Much of the revolutionary activity was of a nationalist character: the empires attempted in the course of the revolution to either achieve autonomy, independence, or even hegemony over other nationalities. The nationalist picture was further complicated by the simultaneous events in the German states, which moved toward greater German nationaltiy
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    Taiping Rebellion

    The most destructive civil war before the twentieth century. A Christian-inspired rural rebellion threatened to topple the Qing Empire.
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    Commodore Matthew Perry in Japan

    In advance of his voyage to the Far East, Commodore Perry read widely amongst available books about Tokugawa Japan. His research even included consultation with the increasingly well-known Japanologist Philipp Franz von Siebold, who had lived on the Dutch island of Dejima for eight years before retiring to Leiden in the Netherlands.
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    Crimean War

    Conflict between the Russian and Ottoman Empires fought primarily in the Crimean Peninsula. To prevent Russian expansion, Britain and France sent troops to support the Ottomans
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    Second Opium War

    War between Britain and the Qing Empire that was, in the British view, occasioned by the Qing government's refusal to permit the importation of opium into its territories. The victorious British imposed the one-sided Treaty of Nanking on China
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    Sepoy Rebellion

    The revolt of Indian soldiers in 1857 against certain practices that violated religious customs; also known as the Sepoy Mutiny.
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    Suez Canal

    Ship canal dug across the isthmus of Suez in Egypt. Opened to shipping in 1869 and shortened the sea voyage between Europe and Asia. Its strategic importance led to the British conquest of Egypt in 1882
  • Emancipation of the Russian Serfs

    the first and most important of liberal reforms effected during the reign of Alexander II of Russia. The reform amounted to the liquidation of serf dependence previously suffered by peasants of the Russian Empire.
  • Meiji Restoration

    The political program that followed the destruction of the Tokugawa Shogunate in 1868, in which a collection of young leaders set Japan on the path of centralization, industrialization, and imperialism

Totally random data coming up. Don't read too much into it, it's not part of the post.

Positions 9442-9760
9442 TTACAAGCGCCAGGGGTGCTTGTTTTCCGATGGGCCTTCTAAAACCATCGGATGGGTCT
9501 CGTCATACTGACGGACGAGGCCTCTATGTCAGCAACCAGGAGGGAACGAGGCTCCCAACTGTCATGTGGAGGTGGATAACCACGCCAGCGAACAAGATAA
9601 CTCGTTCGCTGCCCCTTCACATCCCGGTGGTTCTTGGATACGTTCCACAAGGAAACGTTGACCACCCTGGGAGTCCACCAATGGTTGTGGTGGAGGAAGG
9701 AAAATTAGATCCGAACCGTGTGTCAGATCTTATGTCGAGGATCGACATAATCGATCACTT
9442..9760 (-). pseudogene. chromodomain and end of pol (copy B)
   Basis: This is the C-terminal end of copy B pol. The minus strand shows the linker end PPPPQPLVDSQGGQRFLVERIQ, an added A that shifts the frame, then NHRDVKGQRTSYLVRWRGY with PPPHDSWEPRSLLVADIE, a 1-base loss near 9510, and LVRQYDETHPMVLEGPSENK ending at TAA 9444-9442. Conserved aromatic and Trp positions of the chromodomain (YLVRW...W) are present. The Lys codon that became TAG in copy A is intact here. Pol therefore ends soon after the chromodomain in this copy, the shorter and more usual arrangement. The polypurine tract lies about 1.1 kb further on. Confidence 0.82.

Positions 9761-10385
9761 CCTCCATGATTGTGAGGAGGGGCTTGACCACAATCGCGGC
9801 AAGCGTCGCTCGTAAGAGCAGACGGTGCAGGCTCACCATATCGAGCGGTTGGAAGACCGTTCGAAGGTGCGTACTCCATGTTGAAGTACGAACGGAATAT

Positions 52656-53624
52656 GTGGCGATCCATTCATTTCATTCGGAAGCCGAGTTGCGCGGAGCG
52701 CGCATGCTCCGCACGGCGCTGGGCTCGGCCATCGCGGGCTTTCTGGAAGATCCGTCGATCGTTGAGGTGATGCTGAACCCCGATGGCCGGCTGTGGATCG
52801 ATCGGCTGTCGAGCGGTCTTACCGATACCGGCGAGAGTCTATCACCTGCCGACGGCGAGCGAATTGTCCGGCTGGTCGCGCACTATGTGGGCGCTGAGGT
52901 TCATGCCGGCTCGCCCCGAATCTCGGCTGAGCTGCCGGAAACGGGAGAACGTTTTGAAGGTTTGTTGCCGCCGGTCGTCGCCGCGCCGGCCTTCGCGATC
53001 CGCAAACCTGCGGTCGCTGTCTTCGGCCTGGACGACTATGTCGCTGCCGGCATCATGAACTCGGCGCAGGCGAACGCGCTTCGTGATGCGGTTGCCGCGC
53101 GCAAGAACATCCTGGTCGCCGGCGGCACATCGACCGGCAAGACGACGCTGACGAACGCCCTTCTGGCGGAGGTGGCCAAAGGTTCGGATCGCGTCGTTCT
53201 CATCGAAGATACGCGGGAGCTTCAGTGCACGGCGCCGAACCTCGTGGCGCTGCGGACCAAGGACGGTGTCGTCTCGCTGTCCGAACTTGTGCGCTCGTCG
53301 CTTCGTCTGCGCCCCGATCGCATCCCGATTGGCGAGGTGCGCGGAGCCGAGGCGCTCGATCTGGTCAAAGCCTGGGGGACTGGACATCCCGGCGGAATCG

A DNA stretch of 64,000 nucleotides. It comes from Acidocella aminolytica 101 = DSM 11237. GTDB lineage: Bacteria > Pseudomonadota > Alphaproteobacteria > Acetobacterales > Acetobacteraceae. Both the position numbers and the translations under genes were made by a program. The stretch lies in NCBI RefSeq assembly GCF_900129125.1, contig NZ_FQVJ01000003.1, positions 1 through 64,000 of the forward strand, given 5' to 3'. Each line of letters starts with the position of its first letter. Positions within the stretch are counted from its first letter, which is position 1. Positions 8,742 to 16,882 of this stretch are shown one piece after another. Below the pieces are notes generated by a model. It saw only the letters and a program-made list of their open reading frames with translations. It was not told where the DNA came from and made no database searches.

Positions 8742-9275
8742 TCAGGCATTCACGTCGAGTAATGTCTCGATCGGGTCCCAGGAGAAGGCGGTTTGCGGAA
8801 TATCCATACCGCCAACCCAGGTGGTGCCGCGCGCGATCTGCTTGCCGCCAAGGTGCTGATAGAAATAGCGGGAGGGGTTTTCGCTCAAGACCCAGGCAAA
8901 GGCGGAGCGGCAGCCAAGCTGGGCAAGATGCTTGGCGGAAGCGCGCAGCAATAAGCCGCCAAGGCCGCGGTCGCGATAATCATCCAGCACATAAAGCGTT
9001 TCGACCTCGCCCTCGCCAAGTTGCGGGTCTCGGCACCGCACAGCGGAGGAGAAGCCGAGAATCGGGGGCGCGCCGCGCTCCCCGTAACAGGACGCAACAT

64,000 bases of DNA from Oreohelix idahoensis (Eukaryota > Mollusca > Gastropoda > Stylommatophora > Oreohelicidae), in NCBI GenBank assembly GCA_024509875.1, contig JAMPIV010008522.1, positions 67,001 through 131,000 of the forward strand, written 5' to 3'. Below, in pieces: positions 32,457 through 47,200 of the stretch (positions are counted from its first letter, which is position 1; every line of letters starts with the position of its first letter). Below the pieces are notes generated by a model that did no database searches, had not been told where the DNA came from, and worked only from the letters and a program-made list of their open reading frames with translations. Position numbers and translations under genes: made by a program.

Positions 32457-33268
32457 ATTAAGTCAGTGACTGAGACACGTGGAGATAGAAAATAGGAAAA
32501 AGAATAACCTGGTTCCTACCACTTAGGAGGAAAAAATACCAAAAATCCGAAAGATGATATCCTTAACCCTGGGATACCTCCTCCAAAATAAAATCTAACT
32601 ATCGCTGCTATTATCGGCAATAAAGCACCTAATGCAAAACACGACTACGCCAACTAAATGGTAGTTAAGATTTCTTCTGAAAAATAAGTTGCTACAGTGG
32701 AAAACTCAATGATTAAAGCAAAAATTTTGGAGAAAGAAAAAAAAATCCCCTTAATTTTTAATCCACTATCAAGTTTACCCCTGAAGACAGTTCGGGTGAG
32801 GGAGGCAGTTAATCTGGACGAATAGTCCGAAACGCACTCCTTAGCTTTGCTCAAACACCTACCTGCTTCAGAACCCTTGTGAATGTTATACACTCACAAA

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    Imperialization of Africa

    Imperialization in Africa was a process of invasion, attack, occupation, and annexation of African territory by European powers during the New Imperialism period, between 1881 and World War I in 1914.
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    Boxer Rebellion

    was a proto-nationalist movement by the "Righteous Harmony Society" in China between 1898 and 1901, opposing foreign imperialism and Christianity.
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    Panama Canal

    Ship canal cut across the isthmus of Panama by United States Army engineers. It greatly shortened the sea voyage between the east and west coasts of North America.
  • African National Congress

    An organization dedicated to obtaining equal voting and civil rights for black inhabitants of South Africa. Though it was banned and its leaders were jailed for many years, it eventually helped bring majority rule to South Africa
  • Overthrow of Qing Dynasty

    By the early 20th century, mass civil disorder had begun and continuously grown. The Wuchang Uprising succeeded on October 10, 1911, which led to the creation of the new central government, the Republic of China
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    Aswan Dam

    an embankment dam situated across the Nile River in Aswan, Egypt. Construction of the dam became a key objective of the Egyptian Government following the Egyptian Revolution of 1952, as the ability to control the flood waters, and harness the hydroelectric power that it could produce, were seen as pivotal to Egypt's industrialisation.